If you think it seems like we have been perpetually stuck in early March this year, you are not alone. It has been consistently cold here for quite a while and other than green grass, it's hard to find a sign of spring here in east central Nebraska. However, this is not the case in all of the Midwest. Most of the eastern corn belt/ lower Midwest have had somewhat typical spring temperatures. But if that makes you jealous, just consider that we could be in North Dakota. Grand Forks has still not managed to crack 40F this month.
Anyway, given the relatively persistent pattern the past few weeks, two things stand out in Big 10 country: a) the unusually high rainfall totals in some places and b) the temperature difference across the conference. First the rainfall, which has been excessive in much of Iowa, northern Illinois, and northern Indiana. Top 4 rainfall totals this month (as of 18 April):
1. Iowa City, IA: 8.30 in.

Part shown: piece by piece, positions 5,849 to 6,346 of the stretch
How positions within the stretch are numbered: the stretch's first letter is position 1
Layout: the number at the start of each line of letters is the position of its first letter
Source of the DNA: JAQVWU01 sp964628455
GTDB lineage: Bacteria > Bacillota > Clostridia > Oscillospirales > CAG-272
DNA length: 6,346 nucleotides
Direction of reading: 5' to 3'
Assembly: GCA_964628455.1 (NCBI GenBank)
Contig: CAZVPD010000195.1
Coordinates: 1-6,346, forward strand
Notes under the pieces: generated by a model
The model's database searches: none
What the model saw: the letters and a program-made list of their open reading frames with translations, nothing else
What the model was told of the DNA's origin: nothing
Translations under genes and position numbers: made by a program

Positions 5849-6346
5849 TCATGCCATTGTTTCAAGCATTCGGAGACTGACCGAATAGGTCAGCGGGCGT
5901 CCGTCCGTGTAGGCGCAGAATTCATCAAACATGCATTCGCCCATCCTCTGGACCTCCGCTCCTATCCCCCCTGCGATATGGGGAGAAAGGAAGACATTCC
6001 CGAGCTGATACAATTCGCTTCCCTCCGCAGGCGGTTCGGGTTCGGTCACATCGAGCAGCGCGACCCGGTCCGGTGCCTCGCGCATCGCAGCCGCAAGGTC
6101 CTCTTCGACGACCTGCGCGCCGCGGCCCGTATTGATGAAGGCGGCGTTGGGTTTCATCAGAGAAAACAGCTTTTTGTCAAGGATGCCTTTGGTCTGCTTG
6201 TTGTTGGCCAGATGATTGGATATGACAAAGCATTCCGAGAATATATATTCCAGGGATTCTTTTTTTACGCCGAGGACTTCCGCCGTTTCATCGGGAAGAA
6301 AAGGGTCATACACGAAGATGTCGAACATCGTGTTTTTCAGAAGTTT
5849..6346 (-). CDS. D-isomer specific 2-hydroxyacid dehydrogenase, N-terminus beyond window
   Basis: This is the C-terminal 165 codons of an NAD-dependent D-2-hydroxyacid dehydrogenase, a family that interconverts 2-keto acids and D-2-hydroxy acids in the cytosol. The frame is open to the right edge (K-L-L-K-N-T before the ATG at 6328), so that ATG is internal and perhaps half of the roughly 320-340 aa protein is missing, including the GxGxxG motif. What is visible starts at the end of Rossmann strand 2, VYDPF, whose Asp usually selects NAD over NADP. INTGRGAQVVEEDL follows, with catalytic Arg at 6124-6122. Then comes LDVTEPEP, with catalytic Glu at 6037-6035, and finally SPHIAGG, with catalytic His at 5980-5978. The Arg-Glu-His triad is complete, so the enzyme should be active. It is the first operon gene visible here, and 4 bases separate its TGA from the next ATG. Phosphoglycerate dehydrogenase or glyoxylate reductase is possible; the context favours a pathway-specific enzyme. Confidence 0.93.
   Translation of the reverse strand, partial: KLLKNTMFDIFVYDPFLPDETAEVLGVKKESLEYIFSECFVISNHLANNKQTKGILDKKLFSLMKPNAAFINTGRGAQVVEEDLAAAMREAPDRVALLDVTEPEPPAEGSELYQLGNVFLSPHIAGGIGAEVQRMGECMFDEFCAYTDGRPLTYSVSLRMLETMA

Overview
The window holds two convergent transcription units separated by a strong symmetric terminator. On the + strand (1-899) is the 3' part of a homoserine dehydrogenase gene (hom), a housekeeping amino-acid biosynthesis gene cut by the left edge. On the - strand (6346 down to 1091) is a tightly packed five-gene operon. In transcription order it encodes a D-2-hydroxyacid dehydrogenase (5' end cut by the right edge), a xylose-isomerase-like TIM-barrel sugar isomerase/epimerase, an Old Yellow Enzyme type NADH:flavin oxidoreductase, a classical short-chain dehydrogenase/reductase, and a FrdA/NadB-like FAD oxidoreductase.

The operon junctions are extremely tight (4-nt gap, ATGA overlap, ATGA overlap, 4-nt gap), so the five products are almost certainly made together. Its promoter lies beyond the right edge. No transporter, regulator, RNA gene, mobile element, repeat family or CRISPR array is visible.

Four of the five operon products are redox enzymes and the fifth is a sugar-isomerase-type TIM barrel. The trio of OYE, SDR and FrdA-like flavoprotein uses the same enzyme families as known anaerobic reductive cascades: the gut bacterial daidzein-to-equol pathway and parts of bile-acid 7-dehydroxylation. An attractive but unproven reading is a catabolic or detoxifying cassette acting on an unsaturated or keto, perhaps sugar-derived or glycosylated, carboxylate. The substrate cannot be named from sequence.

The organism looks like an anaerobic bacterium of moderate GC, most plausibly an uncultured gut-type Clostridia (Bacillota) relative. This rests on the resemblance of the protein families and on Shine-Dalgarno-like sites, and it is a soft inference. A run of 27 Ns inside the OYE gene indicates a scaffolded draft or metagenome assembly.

2. Evanston, IL: 7.83 in.
3. West Lafayette, IN: 6.73 in.
4. East Lansing, MI: 6.19 in.
Where has it been coldest? The Twin Cities easily takes the cake here but the next three haven't been that mild either (as of 18 April):
1. Minneapolis-St.Paul, MN: 36.4F
2. Madison, WI: 40.3F
3. East Lansing, MI: 41.4F
4. Lincoln, NE: 43.5F
All of the above locations, except East Lansing, have had measurable snow multiple times this month. The Twin cities has had over 13 inches of it! As mentioned earlier, some places in the conference have had a decently warm April. Here are the top 4 average temperatures for April (through 18 April):
1. Bloomington, IN: 54.7F
2. Columbus, OH: 54.5F
3. Champaign, IL: 51.1F
4. West Lafayette, IN: 50.3F
If we consider the D.C. area for U of Maryland, the numbers in Indiana and downstate Illinois wouldn't look quite as impressive as they have had multiple days in the 80's and hit 90 a week ago. So there has been warm weather, just not around here. But never fear, a cold spring in the western Corn Belt is not indicative of a cool summer.